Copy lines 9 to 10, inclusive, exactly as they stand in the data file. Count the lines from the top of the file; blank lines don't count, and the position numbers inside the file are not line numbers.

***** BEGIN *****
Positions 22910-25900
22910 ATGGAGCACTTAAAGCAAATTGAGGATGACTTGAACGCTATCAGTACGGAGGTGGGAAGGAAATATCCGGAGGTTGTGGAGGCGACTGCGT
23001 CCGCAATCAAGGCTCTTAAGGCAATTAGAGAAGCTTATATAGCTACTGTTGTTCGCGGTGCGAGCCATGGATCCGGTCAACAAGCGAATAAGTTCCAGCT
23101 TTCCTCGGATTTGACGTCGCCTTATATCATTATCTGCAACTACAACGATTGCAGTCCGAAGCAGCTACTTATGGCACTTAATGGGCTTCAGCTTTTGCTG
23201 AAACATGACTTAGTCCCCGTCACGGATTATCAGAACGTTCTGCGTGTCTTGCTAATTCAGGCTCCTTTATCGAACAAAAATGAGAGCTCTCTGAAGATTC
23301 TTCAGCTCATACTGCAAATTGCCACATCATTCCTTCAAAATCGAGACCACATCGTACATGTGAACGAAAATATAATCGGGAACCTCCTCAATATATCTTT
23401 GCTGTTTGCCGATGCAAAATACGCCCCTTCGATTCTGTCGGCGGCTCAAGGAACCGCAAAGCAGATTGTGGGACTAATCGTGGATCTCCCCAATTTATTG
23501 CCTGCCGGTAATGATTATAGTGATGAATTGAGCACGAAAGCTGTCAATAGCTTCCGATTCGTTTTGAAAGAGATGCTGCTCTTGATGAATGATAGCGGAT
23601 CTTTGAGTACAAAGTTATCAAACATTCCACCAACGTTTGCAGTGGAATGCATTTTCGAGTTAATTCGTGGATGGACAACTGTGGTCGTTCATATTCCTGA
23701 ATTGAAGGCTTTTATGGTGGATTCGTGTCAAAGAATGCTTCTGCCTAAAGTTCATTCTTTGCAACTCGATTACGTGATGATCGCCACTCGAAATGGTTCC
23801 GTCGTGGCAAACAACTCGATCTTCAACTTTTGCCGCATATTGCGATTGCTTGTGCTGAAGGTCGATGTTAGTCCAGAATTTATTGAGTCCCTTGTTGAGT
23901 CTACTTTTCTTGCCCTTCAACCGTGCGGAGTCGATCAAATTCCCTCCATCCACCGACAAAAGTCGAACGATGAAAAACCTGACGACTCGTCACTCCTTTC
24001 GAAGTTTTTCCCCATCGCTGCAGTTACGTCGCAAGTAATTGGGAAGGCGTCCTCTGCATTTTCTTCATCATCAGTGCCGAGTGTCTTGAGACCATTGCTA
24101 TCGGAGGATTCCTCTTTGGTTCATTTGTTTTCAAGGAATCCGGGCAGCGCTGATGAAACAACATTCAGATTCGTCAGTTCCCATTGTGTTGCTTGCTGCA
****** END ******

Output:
23601 CTTTGAGTACAAAGTTATCAAACATTCCACCAACGTTTGCAGTGGAATGCATTTTCGAGTTAATTCGTGGATGGACAACTGTGGTCGTTCATATTCCTGA
23701 ATTGAAGGCTTTTATGGTGGATTCGTGTCAAAGAATGCTTCTGCCTAAAGTTCATTCTTTGCAACTCGATTACGTGATGATCGCCACTCGAAATGGTTCC